Pat Murtha v. Larry Schmidt and Teena Schmidt

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CA 03-849

March 31, 2004


[NO. CV02-478]




Terry Crabtree, Judge

This is an appeal from an order of summary judgment awarding appellees judgment on their complaint against appellant in the principal amount of $7,228. Appellant argues on appeal that the trial court erred in granting summary judgment on both the issues of liability and damages. We affirm.

This case began in the Cabot District Court where appellees obtained a default judgment against appellant. Appellant took an appeal to circuit court. Appellees filed a response to the appeal and also amended their complaint. In the amended complaint, appellees alleged that the parties had entered into an agreement for the appellant, as the contractor, to supervise the construction of a new home for appellees. Appellees further alleged that the home had been constructed in a negligent and unworkmanlike manner.

Specifically, appellees alleged that the siding appellant had placed on the house was defective; that the windows that had been placed on the house were damaged; and that the roof and garage were defective because they leaked. Appellees detailed the cost of repairing these items and contended that they were entitled to judgment in the total amount of $7,228in damages for the cost of repairs.

On December 16, 2002, appellees propounded ten requests for admission. Appellant failed to respond to these requests, and on January 29, 2003, appellees filed a motion asking for the requests to be deemed admitted. The trial court granted this motion on February 10, 2003. Thereafter, appellees filed a motion for summary judgment arguing that, by virtue of the deemed-admitted answers to the requests for admission, appellant had admitted that he had failed to perform the work required under the contract; that the work done by him was done in a negligent and non-workmanlike manner; and that appellees were entitled to judgment in the amount of $7,228. Appellees claimed that they were entitled to judgment in that amount as a matter of law based on these admissions. Appellees attached the requests for admission and the affidavit of appellee Larry Schmidt in support of the motion. Appellant responded to the motion for summary judgment and submitted a brief, but offered no countervailing evidence.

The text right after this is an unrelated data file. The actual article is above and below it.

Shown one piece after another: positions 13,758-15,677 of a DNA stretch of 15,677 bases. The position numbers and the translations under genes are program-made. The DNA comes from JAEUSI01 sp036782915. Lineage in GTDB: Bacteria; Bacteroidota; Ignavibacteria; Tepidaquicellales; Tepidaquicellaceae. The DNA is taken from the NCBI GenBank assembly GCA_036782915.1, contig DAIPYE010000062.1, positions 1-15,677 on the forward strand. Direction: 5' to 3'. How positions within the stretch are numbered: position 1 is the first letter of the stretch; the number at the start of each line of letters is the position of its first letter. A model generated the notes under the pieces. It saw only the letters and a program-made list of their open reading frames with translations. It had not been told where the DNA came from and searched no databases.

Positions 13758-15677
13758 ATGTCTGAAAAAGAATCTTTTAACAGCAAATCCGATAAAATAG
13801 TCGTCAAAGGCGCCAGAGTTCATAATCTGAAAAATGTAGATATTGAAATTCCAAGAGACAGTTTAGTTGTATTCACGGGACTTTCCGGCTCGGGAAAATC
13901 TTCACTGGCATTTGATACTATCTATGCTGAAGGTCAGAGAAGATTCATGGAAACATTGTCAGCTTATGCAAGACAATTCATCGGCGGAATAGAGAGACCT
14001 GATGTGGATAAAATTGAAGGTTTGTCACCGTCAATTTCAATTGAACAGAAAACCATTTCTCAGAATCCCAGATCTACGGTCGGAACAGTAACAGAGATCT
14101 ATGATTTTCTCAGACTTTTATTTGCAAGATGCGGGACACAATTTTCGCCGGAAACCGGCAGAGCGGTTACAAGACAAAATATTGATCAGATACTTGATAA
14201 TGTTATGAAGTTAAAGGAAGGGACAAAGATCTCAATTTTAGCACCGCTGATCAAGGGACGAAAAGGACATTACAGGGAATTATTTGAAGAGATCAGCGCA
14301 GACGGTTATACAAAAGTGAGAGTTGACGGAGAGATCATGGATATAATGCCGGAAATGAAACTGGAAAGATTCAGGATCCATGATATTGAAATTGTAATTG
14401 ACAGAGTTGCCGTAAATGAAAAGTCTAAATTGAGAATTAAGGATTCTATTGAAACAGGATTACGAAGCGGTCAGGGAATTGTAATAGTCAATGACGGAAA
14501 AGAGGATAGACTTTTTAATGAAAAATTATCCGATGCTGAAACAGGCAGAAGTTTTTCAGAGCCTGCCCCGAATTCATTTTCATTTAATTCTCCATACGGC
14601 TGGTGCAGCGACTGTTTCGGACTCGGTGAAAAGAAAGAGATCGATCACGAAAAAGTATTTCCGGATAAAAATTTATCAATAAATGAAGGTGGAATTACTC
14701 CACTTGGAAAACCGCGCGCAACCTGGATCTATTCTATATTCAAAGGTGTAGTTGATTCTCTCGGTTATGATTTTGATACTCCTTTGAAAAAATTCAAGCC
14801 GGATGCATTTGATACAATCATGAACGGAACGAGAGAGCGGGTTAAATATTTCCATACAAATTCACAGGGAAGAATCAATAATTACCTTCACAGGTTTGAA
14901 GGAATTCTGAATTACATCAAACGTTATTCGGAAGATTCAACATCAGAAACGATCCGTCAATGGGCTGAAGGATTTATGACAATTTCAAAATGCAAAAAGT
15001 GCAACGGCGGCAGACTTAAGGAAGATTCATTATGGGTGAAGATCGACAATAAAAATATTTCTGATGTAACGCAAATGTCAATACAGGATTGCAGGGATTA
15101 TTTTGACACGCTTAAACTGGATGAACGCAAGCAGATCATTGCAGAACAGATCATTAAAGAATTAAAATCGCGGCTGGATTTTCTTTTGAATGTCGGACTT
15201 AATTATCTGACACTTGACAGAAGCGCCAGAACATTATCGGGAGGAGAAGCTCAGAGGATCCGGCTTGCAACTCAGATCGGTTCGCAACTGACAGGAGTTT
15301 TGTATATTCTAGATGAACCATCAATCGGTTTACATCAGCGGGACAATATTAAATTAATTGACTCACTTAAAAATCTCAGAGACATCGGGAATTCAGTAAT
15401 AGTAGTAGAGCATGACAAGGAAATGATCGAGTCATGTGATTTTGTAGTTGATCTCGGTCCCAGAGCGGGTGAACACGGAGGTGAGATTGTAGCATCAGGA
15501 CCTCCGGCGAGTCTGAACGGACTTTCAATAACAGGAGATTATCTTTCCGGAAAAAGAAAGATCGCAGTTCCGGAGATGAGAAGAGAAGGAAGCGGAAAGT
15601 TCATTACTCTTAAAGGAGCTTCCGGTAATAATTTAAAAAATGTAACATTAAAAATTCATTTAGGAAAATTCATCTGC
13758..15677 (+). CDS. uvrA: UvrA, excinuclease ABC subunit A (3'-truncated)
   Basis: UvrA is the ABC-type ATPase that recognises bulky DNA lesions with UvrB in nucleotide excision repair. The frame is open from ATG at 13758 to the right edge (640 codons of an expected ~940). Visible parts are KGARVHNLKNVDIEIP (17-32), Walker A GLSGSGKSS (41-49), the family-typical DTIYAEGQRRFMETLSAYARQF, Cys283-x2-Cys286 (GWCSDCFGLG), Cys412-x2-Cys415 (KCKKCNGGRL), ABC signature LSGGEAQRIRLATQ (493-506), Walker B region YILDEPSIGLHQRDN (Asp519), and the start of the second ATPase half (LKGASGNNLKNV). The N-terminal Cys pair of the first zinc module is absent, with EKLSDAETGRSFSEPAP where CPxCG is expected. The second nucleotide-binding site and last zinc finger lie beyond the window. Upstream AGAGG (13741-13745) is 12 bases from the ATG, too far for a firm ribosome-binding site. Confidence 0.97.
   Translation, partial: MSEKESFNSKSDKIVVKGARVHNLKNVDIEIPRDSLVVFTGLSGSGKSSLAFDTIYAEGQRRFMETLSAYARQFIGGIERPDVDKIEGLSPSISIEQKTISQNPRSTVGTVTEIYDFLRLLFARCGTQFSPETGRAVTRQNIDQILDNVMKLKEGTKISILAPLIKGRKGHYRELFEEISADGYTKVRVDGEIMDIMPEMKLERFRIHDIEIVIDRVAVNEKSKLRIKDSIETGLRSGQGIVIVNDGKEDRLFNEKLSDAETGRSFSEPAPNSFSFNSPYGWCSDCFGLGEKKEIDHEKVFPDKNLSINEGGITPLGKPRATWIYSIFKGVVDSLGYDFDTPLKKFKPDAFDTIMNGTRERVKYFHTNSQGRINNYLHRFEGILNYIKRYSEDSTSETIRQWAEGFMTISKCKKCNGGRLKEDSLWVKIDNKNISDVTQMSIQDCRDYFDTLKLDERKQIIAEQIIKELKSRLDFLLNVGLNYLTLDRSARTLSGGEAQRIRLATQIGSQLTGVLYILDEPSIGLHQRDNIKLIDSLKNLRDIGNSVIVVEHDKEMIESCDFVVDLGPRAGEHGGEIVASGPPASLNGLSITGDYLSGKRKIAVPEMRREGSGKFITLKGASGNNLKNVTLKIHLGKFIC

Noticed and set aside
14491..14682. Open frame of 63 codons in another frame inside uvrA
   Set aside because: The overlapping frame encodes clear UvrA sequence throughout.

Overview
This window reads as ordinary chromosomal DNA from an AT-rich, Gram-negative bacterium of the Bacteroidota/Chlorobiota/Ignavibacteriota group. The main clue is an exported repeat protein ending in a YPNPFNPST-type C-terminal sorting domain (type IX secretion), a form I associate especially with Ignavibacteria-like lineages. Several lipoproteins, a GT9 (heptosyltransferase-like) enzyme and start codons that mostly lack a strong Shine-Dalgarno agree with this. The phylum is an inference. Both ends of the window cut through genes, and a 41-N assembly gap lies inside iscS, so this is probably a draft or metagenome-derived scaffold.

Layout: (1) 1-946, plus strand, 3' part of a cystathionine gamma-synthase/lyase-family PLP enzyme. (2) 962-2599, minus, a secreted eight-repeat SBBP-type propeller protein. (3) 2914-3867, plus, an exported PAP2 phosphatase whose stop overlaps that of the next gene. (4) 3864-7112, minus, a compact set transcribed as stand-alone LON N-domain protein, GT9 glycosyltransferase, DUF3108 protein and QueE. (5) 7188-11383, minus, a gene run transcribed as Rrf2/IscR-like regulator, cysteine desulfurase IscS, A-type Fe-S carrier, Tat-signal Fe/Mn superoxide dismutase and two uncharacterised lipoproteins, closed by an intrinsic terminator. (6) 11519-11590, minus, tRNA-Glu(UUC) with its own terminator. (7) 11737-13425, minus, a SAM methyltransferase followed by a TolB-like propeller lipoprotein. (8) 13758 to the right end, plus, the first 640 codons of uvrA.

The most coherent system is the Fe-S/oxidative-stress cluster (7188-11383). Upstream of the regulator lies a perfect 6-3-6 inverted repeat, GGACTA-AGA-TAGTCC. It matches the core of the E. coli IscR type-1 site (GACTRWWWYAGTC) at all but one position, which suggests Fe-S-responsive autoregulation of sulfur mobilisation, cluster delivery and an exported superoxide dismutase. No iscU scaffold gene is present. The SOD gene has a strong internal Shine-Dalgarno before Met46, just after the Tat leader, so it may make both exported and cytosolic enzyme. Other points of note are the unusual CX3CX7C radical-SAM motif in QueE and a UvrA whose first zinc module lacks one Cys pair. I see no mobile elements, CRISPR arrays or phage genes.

The trial court granted the motion for summary judgment based on the admitted answers to the requests for admission and because appellant had failed to offer any proof showing that there remained any material question of fact in dispute. This appeal followed.

The rules pertinent to motions for summary judgment are as follows:

[W]e need only decide if the granting of summary judgment was appropriate based on whether the evidentiary items presented by the moving party in support of the motion left a material question of fact unanswered. The burden of sustaining a motion for summary judgment is always the responsibility of the moving party. All proof submitted must be viewed in a light most favorable to the party resisting the motion, and any doubts and inferences must be resolved against the moving party. Our rule states, and we have acknowledged, that summary judgment is proper when a claiming party fails to show that there is a genuine issue as to a material fact and when the moving party is entitled to judgment as a mater of law.

Once a moving party establishes a prima facie entitlement to summary judgment by affidavits or other supporting documents or depositions, the opposing party must demonstrate a genuine issue of material fact by meeting proof with proof. Furthermore, the moving party may present pleadings, depositions, answers to interrogatories, admission on file, and affidavits, if any, to support the burden of showing entitlement to summary judgment as a matter of law.

Palmer v. Council on Economic Education, 344 Ark. 461, 468, 40 S.W.3d 784, 787-88 (2001).